We each have our own theories as to Blackbeard’s origins, identity, and motivations. I doubt that either of us will ever be proven right or wrong with the available sources. This debate is about which of the two arguments provides the best explanation as to Blackbeard’s origins, identity, and motivations, even though neither one can be proven to be absolutely true and accurate. Your argument based on genealogical sources provides a thoroughly researched case as to why the family of Edward Thache of Jamaica is likely related to the Rev. Thomas Thache of Gloucestershire, but Blackbeard’s possible Jamaican origins provides no coherence with what we know about his last days in North Carolina, his delivery of slaves to Bath, or his relationships with Gov. Eden and Tobias Knight.

I do wish you all the best, and I look forward to an ongoing discussion of the merits of our historical interpretations.

Edited by LookingGlass

Share this post


Link to post
Share on other sites

Colin Woodard wrote it and rather uncreatively pirated the title of my 2008 book, The Last Days of Blackbeard, for his article.

Aha! That's why I thought it was from someone I had known before! I remember now. I will have to dig that out of my stacks and revisit the article.

If memory serves me I conversed with you here on the subject of "Academians" who encourage you to think outside the box and question that which is thought to be absolute, then lambast you for doing so.

Be well sir.

Bo

Share this post


Link to post
Share on other sites

To everyone else...

I certainly welcome questions from you about my article, or just Blackbeard in general. Please take this opportunity to express any concerns or doubts. These sessions can only help me in the final work, titled Quest for Blackbeard: The True Story of Edward Thache and His World, planned for release soon.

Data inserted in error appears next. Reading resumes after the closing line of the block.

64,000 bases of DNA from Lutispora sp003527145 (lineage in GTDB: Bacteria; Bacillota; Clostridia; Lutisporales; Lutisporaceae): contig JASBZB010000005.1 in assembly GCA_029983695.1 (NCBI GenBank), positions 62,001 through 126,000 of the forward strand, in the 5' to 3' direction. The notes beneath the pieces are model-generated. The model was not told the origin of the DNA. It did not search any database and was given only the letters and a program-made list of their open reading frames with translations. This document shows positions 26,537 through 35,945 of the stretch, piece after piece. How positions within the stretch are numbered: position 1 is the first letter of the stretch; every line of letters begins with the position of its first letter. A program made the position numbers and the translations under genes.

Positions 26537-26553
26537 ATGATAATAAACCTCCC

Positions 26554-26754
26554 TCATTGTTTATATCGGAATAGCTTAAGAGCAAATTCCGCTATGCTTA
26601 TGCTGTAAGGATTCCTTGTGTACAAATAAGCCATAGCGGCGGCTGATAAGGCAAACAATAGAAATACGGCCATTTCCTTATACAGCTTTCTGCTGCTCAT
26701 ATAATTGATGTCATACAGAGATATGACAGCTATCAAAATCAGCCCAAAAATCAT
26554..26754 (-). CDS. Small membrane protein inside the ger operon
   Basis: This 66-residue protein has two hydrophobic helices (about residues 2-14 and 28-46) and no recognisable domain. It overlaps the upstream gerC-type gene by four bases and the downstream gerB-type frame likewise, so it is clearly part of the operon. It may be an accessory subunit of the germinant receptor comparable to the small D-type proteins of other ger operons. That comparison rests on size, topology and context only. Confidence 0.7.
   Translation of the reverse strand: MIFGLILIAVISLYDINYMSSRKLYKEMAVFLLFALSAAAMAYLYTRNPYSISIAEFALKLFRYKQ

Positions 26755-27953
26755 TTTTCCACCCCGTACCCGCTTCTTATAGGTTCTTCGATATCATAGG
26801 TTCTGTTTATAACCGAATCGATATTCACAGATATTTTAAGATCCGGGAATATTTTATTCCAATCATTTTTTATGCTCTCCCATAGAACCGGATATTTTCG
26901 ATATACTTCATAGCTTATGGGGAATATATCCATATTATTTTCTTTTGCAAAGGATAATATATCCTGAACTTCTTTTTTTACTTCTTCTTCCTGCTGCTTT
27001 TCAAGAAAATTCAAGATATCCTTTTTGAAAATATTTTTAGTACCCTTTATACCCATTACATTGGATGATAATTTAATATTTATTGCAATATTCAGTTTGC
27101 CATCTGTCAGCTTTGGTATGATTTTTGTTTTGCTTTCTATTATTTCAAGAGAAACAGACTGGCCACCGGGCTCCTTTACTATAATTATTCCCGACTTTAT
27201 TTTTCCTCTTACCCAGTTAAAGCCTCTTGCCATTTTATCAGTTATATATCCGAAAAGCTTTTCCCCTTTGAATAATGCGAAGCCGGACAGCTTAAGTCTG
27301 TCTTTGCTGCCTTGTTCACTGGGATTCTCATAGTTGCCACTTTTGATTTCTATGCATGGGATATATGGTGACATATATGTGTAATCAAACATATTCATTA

When used honestly, I've found forums such as these can be significant aids for me in working through the facts. Since joining Pyracy Pub just days ago, I have already learned of E. T. Fox's scholarly work on Jacobitism. If you haven't seen it, you should read it. I assure you that it will be invaluable in the writing and research process for my book and I thank him and you all in advance.

Anyone else care to contribute? Please do!

Share this post


Link to post
Share on other sites
I'll take that invitation. I have no axe to grind in this discussion, I frankly don’t give a rope’s end where or when Blackbeard was born, but having read the article there are a number of issues that trouble me. I’ll leave most of the details to others, but I’d agree that there are issues with assuming Vernon was a source for Mist or Leslie, and intrinsic issues with Leslie’s work. However, those have already been brought up so I’ll address only my own original thoughts. In general I like to be as balanced as possible, but the nature of peer-reviewing doesn’t always work like that.